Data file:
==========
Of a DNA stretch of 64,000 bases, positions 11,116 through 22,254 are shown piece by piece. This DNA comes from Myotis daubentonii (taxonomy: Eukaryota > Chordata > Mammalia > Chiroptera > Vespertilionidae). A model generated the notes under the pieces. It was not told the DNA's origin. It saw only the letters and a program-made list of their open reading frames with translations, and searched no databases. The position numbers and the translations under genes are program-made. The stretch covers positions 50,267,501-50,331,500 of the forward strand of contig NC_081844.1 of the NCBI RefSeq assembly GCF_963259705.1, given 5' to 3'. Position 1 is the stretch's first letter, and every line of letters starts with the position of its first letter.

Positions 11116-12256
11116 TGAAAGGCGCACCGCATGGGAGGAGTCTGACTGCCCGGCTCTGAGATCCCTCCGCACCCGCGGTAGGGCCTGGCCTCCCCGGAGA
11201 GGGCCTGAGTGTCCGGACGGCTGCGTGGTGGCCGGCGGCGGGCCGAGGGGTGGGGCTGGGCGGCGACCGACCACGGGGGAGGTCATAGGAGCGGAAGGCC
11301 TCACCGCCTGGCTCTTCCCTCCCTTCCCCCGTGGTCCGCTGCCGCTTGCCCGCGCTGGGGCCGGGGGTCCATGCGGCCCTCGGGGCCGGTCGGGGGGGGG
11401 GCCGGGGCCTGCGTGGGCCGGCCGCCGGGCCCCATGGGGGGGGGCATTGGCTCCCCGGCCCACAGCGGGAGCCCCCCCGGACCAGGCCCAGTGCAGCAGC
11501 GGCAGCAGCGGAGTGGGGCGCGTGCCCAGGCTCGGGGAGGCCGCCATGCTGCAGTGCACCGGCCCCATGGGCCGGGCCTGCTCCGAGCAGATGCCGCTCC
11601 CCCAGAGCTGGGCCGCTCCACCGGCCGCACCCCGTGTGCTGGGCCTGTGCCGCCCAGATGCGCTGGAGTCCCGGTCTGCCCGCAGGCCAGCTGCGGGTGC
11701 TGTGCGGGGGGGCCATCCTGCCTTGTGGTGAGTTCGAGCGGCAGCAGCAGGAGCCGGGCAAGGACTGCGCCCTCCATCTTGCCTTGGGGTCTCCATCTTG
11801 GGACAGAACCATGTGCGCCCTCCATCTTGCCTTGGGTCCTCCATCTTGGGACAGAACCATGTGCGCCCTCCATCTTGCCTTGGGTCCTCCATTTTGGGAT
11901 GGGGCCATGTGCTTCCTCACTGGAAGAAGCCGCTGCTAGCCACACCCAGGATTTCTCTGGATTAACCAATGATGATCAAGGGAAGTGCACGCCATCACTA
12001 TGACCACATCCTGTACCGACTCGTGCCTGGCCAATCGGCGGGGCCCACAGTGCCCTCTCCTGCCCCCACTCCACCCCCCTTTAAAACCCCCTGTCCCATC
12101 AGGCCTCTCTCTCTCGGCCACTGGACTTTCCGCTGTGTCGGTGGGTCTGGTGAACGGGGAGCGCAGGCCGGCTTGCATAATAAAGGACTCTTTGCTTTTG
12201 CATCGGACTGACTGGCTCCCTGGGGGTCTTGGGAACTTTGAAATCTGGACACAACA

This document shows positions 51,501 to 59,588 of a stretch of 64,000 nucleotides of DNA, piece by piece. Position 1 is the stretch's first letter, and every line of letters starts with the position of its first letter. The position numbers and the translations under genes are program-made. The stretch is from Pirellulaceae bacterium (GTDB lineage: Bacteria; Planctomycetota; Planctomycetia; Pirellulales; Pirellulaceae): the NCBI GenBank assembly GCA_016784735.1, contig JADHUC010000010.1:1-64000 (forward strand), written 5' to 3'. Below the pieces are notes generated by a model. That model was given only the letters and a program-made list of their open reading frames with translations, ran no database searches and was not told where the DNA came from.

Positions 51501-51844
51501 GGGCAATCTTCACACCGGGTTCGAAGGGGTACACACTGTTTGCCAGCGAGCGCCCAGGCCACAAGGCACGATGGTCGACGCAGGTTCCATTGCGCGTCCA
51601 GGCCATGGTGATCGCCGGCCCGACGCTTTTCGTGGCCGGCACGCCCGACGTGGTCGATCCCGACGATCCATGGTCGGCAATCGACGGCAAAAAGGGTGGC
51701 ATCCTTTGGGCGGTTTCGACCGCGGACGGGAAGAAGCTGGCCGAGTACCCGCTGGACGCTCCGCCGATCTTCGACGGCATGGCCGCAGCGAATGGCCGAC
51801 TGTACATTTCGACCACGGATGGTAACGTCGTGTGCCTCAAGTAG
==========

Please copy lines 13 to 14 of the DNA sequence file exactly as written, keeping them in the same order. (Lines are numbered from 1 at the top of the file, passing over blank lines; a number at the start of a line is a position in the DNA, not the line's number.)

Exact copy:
12101 AGGCCTCTCTCTCTCGGCCACTGGACTTTCCGCTGTGTCGGTGGGTCTGGTGAACGGGGAGCGCAGGCCGGCTTGCATAATAAAGGACTCTTTGCTTTTG
12201 CATCGGACTGACTGGCTCCCTGGGGGTCTTGGGAACTTTGAAATCTGGACACAACA